When Is it Too Cold for Boston Ferns Outside?

Boston ferns (Nephrolepis exaltata "Bostoniensis") are effective ground-cover plants for shady areas in warm climates. Healthy Boston ferns can survive temperatures as low as 15 degrees Fahrenheit. They must be cared for properly, though, in order to keep them healthy and able to withstand such cold weather year after year.

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Boston ferns vary in height from 6 inches to 4 feet.

Winter Hardiness

Boston ferns are hardy in U.S. Department of Agriculture plant hardiness zones 8b through 11. Their fronds, the leafy stems above ground, are killed by the first hard frost of fall or winter, but the underground roots survive. When temperatures warm in spring, the fronds grow right back.

Water and Fertilizer

Water Boston ferns when the top of their soil begins to dry. Provide the water in morning so that the fronds will dry quickly, which helps prevent fungal infections. Morning watering also ensures the moisture will be present for the ferns during the heat of the day, when they need it most. If the Boston ferns begin to turn gray and grow more slowly than usual, then they are not getting enough water. Tip burn or dry, brown leaflets occur when the irrigation water is too salty. Rain can be collected in barrels for watering if the area's water contains too much salt.

Sprinkle slow-release fertilizer on the soil around the Boston ferns early in spring, as soon as they begin to grow. Use a granular, 12-4-8 fertilizer with a six- to nine-month duration. Apply ¼ pound of the fertilizer per 50 square feet of soil surface. Slow-release fertilizer gives plants small doses of nutrients throughout the growing season.The plants should use up the fertilizer by the first hard frost. Boston ferns should not receive fertilizer after that time.

Fungal Diseases

Pythium root rot can infect Boston ferns, especially if their soil is kept too wet. The soil should remain uniformly moist, not muddy or dripping wet. Boston ferns with Pythium root rot wilt, become stunted and turn gray or yellow. Their roots turn gray and mushy or wiry. Rhizoctonia aerial blight also may attack Boston ferns. Brown lesions develop all over the leaflets and at the center of the affected ferns. The center or crown of the fern is commonly wet with the disease. Lesion nematodes sometimes infect Boston ferns. Signs of a nematode infestation are the same as those of Pythium root rot.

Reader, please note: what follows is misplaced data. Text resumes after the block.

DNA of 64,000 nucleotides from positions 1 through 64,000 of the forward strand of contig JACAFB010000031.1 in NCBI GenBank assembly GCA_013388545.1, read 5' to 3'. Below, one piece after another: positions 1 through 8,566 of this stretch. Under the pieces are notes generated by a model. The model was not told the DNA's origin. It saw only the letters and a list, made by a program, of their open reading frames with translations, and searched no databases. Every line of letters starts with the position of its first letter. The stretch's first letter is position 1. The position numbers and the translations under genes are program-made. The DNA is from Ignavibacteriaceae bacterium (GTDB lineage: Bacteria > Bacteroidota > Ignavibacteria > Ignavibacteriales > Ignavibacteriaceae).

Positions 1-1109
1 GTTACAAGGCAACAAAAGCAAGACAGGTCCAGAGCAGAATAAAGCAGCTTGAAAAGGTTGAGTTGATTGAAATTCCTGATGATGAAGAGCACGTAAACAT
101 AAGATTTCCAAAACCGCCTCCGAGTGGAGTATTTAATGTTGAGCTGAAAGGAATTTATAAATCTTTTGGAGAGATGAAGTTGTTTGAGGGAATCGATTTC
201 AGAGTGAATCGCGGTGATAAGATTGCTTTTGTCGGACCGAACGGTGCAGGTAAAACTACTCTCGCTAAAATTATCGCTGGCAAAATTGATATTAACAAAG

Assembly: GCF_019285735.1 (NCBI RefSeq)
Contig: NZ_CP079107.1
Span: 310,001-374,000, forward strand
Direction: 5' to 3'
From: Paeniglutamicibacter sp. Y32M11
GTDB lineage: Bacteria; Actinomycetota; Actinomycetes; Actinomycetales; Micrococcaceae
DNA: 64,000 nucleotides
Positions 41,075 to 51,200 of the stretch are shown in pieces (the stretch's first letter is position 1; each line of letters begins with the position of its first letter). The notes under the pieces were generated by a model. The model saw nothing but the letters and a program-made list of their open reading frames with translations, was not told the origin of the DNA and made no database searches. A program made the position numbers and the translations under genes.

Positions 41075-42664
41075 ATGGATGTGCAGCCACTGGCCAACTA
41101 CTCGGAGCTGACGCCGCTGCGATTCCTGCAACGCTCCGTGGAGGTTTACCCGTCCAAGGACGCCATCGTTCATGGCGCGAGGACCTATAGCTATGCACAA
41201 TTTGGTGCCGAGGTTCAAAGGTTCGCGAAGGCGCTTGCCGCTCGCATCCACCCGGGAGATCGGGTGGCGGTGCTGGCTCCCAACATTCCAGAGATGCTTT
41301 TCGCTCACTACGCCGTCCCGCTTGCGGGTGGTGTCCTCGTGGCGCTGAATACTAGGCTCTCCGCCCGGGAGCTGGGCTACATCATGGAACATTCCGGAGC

These fungal diseases and lesion nematode infestations can be treated with a fungicide containing Thiophanate methyl. A soil drench and foliar spray should be used. Many commercial fungicides contain Thiophanate methyl. Read your fungicide's label carefully to ensure the product is safe for use on ferns. A common dilution rate for a 40 percent wettable powder soil drench is 1 ½ to 3 ounces of fungicide to 25 gallons of water to treat 100 square feet of soil. Pour the solution over the soil, and apply plain water to the area to get the solution into the soil. Read and follow the fungicide manufacturer's instructions carefully, and wear protective eye-wear and clothing that covers your skin while handling the fungicide.

Sap-Sucking Pests

Mealybugs, spider mites, thrips and scale insects feed on Boston ferns and weaken them. Mealybugs, spider mites and thrips usually can be controlled by simply spraying them off the Boston ferns with water from a garden hose.

Mealybugs are small, oval, slow-moving or immobile bugs that are usually white or off-white. Spider mites are difficult to see without a magnifying glass. The first sign of a spider mite infestation is silvery stippling on leaflets. The mites eventually create a fine web between fronds. Thrips cause Boston fern leaflets to look dusty, and they leave tiny, black, fecal deposits on leaflets. All of those pests pierce leaflets and suck plant juices. Scale insects are flat, oval, immobile insects that are usually tan but can be white or other colors. They feed on plant juices, too.

Mealybugs and thrips are usually killed by a strong spray of water, and those that survive have a hard time getting back on plants. Spider mites and thrips shy away from moist conditions. Spray the ferns every other day until a spider mite or thrips infestation subsides. Spray both the tops and bottoms of the fronds as well as the stems in morning so they will dry quickly. A light infestation of scale insects can be controlled by scraping the scales off with a thumbnail or old toothbrush.

All of these pests also can be killed with insecticidal soap, which is available as a concentrate or ready-to-use spray. The concentrate is mixed into water at the rate of 5 tablespoons per 1 gallon of water. Pour the diluted mixture into a spray bottle or hand-pump pressure sprayer. Spray the tops and bottoms of the ferns' fronds as well as the stems in morning or evening when temperatures are below 85 degrees Fahrenheit. Use a strong spray from the garden hose to wash the insecticidal soap off the ferns after one to two hours. The soap kills only the insects it is sprayed on, and, if it is left on the ferns, it could damage leaflets. Repeat the treatment every four to seven days until the pests are gone.

Chewing Pests

Snails and slugs eat Boston fern leaflets, leaving holes in them. If the pests become a problem, sink empty tuna or cat food cans into the soil around the Boston ferns so the top lip of each can is level with the surrounding soil. Fill the cans with beer, which attracts snails and slugs. They crawl into the cans and drown. Check the cans each morning. If snails and slugs are in the cans, then empty them, put them back in the soil and refill them with beer.